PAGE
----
Many facets of the life of a child are related to being competitive: some kids can do something faster or better in kindergarten than other kids can. Some kids do really well in spelling at school or they often win in sports. While teaching kids to win and excel is important for parents, teaching them to fail is just as important. Children realize that life is full of second chances by showing them that failing is not the end of the world.
Teach children what exactly is winning
Playing a game or being the best in the class gives kids a positive feeling and makes them proud of themselves. It tells them that something which builds their self-confidence is good for them.
A confident kid is more likely to develop a 'can-do-attitude'. This is because the experience of winning makes children get inspired to take the next steps, such as jumping even higher, to reach even greater goals. Competition is also helpful in inspiring kids to do better than is required. This is a skill that prepares kids in their future lives for a number of circumstances where it is up to them to determine whether they want to be part of the crowd or to be rewarded for moving a step further. Winning contests, in that sense, allows children to excel.
It is important for parents to note that there is a lot more to winning a competition. For kids, any competition is a socializing experience. Participating in kindergarten, school or playground competitions may help parents educate their children about the value of teamwork, dedication to a goal, collaboration, and respect for the opponent. Each game is also a chance for kids to learn to play according to the rules. Although these rules seem to children to be arbitrary, they need to understand that rules serve specific purposes. Competitions are a good way to explain to children the reasoning behind the rules in order to help them understand and obey them.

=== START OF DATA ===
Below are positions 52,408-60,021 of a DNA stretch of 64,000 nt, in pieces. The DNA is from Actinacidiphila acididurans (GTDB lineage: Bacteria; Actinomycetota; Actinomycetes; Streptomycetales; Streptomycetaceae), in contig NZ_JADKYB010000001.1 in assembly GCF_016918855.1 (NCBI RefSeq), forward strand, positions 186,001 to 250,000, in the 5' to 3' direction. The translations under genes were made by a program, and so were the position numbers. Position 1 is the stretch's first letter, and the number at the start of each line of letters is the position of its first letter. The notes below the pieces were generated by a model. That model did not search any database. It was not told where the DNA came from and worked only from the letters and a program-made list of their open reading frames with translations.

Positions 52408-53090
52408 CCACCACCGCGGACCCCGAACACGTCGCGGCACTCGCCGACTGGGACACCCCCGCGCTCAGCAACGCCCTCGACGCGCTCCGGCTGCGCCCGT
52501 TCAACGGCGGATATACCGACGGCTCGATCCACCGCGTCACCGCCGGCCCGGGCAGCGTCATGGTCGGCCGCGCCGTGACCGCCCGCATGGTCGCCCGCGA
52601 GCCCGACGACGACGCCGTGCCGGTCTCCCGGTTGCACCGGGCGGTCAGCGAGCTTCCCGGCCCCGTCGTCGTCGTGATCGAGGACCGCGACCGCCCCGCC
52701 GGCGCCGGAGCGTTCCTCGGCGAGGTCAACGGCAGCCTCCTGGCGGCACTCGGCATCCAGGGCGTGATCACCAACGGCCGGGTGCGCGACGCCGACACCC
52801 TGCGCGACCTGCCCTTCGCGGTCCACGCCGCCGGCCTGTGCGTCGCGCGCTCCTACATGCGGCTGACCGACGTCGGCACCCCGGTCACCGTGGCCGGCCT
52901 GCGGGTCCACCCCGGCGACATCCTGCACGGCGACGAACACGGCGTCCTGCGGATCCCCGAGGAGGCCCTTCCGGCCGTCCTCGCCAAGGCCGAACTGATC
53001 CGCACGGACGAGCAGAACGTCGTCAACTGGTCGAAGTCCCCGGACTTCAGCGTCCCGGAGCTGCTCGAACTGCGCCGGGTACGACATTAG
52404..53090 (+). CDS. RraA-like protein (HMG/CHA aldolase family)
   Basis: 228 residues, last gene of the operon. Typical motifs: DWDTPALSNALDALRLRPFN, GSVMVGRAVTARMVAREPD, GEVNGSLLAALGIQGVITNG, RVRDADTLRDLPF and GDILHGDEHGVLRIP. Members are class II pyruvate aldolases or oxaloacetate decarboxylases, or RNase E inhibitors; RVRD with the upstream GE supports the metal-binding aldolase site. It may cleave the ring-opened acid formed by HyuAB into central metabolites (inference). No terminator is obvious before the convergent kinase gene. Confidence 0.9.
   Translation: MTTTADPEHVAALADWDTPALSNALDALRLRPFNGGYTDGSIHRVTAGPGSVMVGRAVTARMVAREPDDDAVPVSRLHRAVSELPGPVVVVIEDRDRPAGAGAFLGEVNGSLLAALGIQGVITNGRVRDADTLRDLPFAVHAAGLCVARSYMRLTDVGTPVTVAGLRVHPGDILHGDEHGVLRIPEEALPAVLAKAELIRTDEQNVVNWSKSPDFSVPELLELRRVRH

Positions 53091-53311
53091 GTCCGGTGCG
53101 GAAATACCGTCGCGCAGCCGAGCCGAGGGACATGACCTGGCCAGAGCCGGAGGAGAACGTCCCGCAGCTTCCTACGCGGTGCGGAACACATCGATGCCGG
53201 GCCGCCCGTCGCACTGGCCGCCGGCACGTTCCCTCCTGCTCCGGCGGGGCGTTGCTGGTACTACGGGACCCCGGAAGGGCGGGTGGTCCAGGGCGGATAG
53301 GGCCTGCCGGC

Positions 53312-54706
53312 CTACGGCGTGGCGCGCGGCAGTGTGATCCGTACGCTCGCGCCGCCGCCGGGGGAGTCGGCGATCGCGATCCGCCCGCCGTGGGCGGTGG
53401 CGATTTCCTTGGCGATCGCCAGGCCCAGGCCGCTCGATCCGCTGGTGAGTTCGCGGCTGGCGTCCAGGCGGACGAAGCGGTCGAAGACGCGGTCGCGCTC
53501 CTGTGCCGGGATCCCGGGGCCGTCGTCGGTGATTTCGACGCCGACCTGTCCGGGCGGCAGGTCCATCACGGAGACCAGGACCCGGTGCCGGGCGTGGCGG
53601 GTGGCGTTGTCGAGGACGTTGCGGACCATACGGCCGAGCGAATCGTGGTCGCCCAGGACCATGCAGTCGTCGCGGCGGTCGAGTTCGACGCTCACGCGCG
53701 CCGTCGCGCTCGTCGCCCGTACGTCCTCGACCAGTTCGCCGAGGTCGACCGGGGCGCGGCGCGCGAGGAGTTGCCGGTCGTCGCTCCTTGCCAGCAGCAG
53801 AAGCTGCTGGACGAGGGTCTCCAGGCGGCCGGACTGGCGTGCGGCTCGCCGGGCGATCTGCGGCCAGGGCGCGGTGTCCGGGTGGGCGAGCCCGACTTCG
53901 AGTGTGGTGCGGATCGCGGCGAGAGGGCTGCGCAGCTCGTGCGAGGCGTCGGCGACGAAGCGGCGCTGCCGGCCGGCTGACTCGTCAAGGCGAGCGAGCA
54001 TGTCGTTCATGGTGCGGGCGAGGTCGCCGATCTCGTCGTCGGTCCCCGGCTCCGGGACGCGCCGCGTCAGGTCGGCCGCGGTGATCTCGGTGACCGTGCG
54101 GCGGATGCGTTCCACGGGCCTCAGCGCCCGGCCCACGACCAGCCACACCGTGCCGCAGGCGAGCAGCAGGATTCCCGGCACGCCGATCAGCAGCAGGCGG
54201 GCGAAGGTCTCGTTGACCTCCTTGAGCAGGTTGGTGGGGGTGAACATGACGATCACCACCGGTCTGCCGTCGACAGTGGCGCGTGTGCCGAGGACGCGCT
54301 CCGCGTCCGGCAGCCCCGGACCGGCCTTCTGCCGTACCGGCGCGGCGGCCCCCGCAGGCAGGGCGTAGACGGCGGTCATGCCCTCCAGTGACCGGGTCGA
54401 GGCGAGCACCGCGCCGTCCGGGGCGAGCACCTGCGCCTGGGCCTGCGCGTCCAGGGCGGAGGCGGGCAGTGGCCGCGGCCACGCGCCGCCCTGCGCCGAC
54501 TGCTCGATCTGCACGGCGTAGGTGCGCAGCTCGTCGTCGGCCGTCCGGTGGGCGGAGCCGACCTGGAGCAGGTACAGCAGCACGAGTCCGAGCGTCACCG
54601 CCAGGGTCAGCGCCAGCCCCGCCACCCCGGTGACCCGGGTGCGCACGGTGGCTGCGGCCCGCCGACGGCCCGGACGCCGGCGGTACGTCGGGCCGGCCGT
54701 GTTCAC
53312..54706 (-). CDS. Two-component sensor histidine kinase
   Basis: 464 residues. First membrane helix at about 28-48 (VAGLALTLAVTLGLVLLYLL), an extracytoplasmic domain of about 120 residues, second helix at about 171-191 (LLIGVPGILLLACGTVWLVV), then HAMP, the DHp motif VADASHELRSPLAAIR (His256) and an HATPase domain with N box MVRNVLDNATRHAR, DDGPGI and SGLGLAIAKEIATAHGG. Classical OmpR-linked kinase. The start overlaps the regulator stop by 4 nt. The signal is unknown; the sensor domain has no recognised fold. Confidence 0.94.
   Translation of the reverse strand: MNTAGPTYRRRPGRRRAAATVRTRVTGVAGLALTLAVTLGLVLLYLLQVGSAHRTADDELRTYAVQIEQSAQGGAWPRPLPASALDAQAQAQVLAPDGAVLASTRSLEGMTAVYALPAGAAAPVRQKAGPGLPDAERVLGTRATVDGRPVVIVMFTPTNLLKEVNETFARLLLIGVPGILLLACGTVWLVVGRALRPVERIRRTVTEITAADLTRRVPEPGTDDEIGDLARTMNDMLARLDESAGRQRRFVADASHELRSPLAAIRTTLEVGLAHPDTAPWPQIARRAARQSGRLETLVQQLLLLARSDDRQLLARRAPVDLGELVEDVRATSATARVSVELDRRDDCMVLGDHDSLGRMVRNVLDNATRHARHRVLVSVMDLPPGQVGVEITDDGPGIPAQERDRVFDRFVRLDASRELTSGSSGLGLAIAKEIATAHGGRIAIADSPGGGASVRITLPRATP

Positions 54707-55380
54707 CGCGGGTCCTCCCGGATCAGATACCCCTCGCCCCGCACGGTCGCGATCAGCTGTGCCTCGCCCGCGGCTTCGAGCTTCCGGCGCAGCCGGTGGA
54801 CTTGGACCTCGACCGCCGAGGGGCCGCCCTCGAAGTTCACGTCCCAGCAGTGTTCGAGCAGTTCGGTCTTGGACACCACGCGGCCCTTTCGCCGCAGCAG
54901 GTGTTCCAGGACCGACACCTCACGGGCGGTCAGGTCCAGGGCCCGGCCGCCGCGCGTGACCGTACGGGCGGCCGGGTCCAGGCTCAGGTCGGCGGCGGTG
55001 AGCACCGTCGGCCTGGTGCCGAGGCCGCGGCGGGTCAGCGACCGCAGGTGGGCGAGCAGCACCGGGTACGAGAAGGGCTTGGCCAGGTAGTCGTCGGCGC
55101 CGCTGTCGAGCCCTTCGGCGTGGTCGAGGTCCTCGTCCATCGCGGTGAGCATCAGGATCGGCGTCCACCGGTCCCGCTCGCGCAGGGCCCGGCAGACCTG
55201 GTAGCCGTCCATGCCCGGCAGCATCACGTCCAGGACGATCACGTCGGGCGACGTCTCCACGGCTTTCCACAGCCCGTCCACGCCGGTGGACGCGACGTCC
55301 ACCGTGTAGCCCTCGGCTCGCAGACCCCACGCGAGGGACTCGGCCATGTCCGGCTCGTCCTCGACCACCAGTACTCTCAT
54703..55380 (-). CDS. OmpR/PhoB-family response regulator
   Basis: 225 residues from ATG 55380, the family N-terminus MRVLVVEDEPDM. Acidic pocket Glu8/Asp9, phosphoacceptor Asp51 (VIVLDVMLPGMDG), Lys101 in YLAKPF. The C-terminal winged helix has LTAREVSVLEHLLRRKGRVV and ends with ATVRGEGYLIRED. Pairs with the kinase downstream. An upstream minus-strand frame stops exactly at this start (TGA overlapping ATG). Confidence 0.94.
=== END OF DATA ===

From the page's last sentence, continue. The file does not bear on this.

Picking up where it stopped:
Tell them what they can learn from losing
Basic skills children need to acquire in order to cope with traumatic events in life as they become older are the feeling of failing and moving on. It may not seem fair to kids that a kid can do something faster or better than he or she can do, but parents can show their kids that they all have different abilities and that it's impossible to be successful at all.
Research has shown that it is good for children to lose games because it helps them to display empathy and deal with the losing experience.
In order to be able to compete when they fail in a game in front of their peers, children need to practice losing.
Children who do not lose will grow up to be nervous, so they tend to see the risk of not winning as some sort of damage and can not cope with circumstances that do not go their way.
The only way for kids to learn from their errors and think about ways to change is to lose a game. When kids develop their abilities and win the next time, not only do they get better at the game or sport, but they also learn something new. Learning new things increases the confidence and self-belief of children and they start to be proud of their skill.
When kids lose, they also learn to identify with people who have lost. Texas therapist Melody Brook says that the experience of dealing with loss helps children express empathy for other children in the same situation. A kid who has never lost a game would not know that in life, everyone is struggling.
Finally, losing teaches kids that in order to be popular, they need to work hard, and good things are not just handed over to them. Such conditions also help children lose in front of others with grace and to be treated as a fair loser.